Week 5 Discussion Questions.

| October 22, 2018

QUESTION #1
The State of Maryland is unique in that hospital rates (the cost
charged for each patient admitted into a Maryland hospital) are governed by the
Maryland Health Services Cost Review Commission (HSCRC). Other state’s rates are driven by what the
market will bear and the prices charged are what the hospitals set themselves
for the services they provide. Fore
example, “When a patient arrives at Bayonne Hospital Center in New Jersey
requiring treatment for the respiratory ailment known as COPD, or chronic obstructive
pulmonary disease, she an official price tag of $99,690.Less than 30 miles away
in the Bronx, N.Y., the Lincoln Medical and Mental Health Center charges only
$7,044 for the same treatment, according to a massive federal database of
national health care costs.” (Boice, Bycoffe and Scheinkman, 2013. Huffington Post, Hospital Prices No Longer
Secret As New Data Reveals Bewildering System, Staggering Cost Differences.
http://www.huffingtonpost.com/2013/05/08/hospital-prices-cost-differences_n_3232678.html). These inflated costs are also used for
negotiating discounts with private insurance companies (Medicare and Medicaid
rates are set for each diagnosis).
With Maryland’s rates being set by the HSCRC, the cost of insurance
here is among the cheapest in the country.
Health plans that will operate on the new health exchanges created under
the federal reforms will charge among the lowest premiums of any state.
Maryland is not the only state that has implemented rate
setting. New York, New Jersey, Connecticut,
Massachusetts, Washington and West Virginia all experimented with rate setting
in the past as well. However, these
states have since discontinued. Given
the success Maryland has found in providing lower health care cost, why do you
think these states did not continue with regulating hospital rate setting?
Could price controls work nationwide? Should the federal government impose mandates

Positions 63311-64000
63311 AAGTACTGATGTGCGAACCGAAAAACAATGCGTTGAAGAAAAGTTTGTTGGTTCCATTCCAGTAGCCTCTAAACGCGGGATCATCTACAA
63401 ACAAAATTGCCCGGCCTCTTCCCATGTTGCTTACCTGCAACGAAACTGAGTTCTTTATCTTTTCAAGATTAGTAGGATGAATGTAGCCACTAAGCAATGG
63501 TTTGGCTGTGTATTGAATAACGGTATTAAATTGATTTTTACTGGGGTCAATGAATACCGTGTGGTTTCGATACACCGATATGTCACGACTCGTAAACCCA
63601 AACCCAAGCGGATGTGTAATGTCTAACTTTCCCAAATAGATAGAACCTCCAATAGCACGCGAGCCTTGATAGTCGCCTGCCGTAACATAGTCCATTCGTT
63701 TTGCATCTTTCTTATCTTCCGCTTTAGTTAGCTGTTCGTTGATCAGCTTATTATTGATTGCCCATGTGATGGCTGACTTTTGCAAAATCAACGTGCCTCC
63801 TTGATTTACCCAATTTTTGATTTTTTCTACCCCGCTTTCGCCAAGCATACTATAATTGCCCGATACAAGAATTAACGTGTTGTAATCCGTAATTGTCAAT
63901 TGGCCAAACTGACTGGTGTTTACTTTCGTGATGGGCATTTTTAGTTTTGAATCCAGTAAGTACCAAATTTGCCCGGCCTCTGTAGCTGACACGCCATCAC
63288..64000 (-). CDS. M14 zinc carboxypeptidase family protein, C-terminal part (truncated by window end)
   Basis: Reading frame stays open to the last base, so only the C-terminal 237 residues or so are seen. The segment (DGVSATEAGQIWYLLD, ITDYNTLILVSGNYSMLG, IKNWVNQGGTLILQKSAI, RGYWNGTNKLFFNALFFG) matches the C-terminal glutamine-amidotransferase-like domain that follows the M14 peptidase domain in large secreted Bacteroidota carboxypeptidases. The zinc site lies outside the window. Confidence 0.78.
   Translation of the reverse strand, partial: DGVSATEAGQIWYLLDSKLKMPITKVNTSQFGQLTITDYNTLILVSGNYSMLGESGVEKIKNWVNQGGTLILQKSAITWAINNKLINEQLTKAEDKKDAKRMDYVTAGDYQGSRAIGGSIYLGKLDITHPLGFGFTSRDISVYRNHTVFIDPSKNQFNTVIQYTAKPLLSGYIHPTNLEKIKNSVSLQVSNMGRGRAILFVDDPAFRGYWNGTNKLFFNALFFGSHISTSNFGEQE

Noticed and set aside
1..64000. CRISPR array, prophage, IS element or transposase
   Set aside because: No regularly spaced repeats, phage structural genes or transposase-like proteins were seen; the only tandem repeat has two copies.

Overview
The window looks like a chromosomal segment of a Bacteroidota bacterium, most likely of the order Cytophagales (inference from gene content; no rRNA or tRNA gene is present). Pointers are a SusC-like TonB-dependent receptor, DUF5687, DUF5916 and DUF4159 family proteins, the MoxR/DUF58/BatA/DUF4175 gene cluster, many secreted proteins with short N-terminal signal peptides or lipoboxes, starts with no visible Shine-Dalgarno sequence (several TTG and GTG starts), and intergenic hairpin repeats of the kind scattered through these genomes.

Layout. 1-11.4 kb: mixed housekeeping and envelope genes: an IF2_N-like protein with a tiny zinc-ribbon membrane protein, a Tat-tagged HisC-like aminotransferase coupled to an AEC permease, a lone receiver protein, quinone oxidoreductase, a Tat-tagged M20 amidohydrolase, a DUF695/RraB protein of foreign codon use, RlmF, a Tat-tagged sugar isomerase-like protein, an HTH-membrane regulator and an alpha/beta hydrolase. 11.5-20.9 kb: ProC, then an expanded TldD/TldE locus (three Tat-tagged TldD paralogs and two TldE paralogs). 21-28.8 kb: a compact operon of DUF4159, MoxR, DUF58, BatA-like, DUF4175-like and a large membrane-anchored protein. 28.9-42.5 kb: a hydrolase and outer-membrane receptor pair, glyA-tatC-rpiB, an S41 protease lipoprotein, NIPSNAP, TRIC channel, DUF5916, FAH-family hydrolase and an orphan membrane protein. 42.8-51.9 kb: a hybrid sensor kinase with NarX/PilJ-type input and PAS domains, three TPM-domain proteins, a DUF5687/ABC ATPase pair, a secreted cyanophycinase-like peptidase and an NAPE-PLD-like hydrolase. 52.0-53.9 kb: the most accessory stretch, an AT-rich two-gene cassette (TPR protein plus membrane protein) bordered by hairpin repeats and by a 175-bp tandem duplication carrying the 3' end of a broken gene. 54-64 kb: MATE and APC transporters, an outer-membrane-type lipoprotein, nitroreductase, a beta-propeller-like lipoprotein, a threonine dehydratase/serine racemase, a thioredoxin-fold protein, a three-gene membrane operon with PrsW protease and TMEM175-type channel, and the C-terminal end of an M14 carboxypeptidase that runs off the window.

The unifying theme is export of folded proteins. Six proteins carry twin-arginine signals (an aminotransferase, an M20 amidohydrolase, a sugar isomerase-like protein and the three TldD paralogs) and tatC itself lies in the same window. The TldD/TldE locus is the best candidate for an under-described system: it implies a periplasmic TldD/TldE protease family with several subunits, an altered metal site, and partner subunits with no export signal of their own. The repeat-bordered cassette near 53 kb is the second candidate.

on all states to have a state agency such as the HSCRC in Maryland to regulate
their hospital rates? Please be specific
with your reasons for why or why not.
What could be the negative effects of each state’s rates being
regulated as it relates to patient care?

Below is supplemental reading to this week’s discussion:
http://www.commonwealthfund.org/~/media/Files/Publications/Issue%20Brief/2009/Oct/1332_Atkinson_state_hospital_ratesetting_revisited_1015.pdf
.com/wp-content/uploads/2013/07/Analysis-of-Individual-Market-Rates-for-Health-Plans-on-Maryland-Health-Connection.pdf”>http://marylandhbe.com/wp-content/uploads/2013/07/Analysis-of-Individual-Market-Rates-for-Health-Plans-on-Maryland-Health-Connection.pdf

QUESTION
#2
The Maryland Health Care Commission regulates health care in the
State of Maryland. As you will note from the second assigned reading, it
is comprised of 5 Centers who are very distinct. Please list out one
service from each of the 5 Centers that you would find helpful as a health care
administrator and why (be specific). FYI – you will have 5 separate
services upon completion of this exercise.
For example, as a healthcare administrator (in a hospital), I am
interested in adding a new service line and need to obtain a Certificate of
Need. In order to obtain this Certificate of Need, I will work with the
Center for Hospital Services to find out what I need to do in order to
facilitate this process.
Please also see the following link for information about Maryland
Certificate of Need.

.maryland.gov/consumerinfo/hospitalguide/practitioners/other_information/overview_of_maryland_regulatory_system_for_hospital_oversight.html”>http://mhcc.maryland.gov/consumerinfo/hospitalguide/practitioners/other_information/overview_of_maryland_regulatory_system_for_hospital_oversight.html

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